Spatial properties of living rooms

Recommendation 40
Construct a spacious room, partly free of windows and doors, in which seclusion is possible

Chapter (theme)
Architectural spaces (living rooms)

Because of
cognitive shifting, Central coherence, sensory processing

In order to
create ones own safe, familiar place.

Elaboration
To the resident the living room should be safe, familiar and be truly ones ‘own place’. Assuming there is a choice or one is (re)building an apartment, preferably there should be one, maybe two adjoining walls without windows or doors. People on the spectrum predominantly prefer their own spot in a room with a good overview by, for instance, sitting with their backs to a wall without windows or doors. This has to do with often lessened powers of imagination, making windows and doors one cannot see sources of unpredictability: someone might suddenly pop up out of nowhere, causing insecurity and disquiet.
Surprises and sudden changes can be hard to process (problems with ‘cognitive shifting’). When living alone in a situation in which others can’t just enter, this may be a less acute concern. Being able to oversee ones direct environment, however, is always important. People having trouble conceiving an overall picture (weak central coherence) can benefit considerably from a clear layout of a room. Apart from the position of walls, doors and windows, the layout should be logical and ‘readable’. (What can contribute to this through interior design is dealt with in the relevant chapter, see recommendation 92.)
The living room, adjoining spaces and corridors should be connected in the clearest possible way.

More generally a room should preferably have pleasant spatial characteristics, termed ‘volumetric expression’ by McAllister & Maguire. They state: “People feel, and therefore can react differently, within separate spaces of different character. (…) Making a space more intimate by increasing the sense of enclosure or by lowering the ceiling level can aid in promoting a sense of calm. Conversely, increasing the openness or raising the ceiling level of an area can increase the sense of freedom, encouraging greater physical activity and expression.”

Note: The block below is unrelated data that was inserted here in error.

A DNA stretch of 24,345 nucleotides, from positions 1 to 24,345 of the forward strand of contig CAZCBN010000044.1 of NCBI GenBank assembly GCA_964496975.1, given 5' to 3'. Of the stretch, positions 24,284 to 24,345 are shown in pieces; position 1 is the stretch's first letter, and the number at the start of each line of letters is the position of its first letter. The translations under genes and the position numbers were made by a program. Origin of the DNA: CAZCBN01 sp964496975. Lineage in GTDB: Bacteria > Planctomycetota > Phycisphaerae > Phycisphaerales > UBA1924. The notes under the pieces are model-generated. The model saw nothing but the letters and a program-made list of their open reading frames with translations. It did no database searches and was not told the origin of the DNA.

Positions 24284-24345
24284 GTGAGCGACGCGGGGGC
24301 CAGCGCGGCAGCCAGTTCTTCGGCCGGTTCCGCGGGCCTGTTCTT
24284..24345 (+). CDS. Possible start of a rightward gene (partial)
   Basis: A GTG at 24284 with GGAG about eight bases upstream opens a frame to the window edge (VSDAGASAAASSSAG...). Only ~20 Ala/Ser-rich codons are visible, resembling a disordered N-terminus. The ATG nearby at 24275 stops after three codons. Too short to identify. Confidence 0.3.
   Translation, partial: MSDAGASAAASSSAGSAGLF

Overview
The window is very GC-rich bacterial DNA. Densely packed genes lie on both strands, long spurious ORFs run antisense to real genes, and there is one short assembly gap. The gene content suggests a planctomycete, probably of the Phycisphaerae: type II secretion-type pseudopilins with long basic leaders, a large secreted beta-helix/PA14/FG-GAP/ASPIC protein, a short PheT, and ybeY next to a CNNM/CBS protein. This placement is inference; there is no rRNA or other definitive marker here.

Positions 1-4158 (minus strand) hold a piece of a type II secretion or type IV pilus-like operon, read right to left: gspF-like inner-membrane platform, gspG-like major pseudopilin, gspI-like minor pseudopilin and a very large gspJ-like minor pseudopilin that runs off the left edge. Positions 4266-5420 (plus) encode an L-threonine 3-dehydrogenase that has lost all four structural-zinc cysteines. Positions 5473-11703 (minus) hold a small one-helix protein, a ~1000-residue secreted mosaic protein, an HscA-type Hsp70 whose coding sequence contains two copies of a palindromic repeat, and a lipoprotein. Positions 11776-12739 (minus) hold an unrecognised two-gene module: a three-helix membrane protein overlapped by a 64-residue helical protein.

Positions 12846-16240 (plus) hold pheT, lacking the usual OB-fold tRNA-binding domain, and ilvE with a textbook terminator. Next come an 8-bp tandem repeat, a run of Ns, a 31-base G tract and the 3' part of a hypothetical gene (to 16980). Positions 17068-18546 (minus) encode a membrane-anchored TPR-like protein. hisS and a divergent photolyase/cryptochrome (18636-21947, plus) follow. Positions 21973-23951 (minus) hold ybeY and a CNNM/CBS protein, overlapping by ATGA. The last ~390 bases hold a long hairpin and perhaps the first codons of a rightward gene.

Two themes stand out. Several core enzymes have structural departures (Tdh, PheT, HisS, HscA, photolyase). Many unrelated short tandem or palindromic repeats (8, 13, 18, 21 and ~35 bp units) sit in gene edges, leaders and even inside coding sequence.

Although in writing this, they envisioned schoolchildren, the same undoubtedly applies to adults.

Space (and intimacy)
This quote shows the tension between ‘large’ and ‘secluded’. On the one hand big is good. Six out of seven authors of the, so called ‘core literature’ emphasize ‘generous space standards’.  The more restricted the space, the more concentrated are the stimuli to which one is exposed. Conversely, a generous space satisfies the lower sensory thresholds many people on the spectrum have, thereby lessening the risk of over stimulation.
More spacious dimensions are also desirable for spaces in which one receives guests. That which applies to stimuli in general also applies to social stimuli. More spacious rooms, in addition, help avoid bodily contact, something to which many on the spectrum are aversive.

On the other hand spaciousness may not stand in the way of intimacy. One should have the opportunity to withdraw and to organize ones own secluded space. While building, one might consider a side space or a niche. Within a generous space, however, it’s usually quite possible to meet the need for intimacy through interior design. (See recommendation 92.)

 

*McAllister & Maguire

McAllister, Keith and Barry Maguire, ‘Design considerations for the autism spectrum disorder-friendly Key Stage 1 classroom’, In: Support for Learning 27(2012)3, 103-112.
 core literature
See point 5 here.
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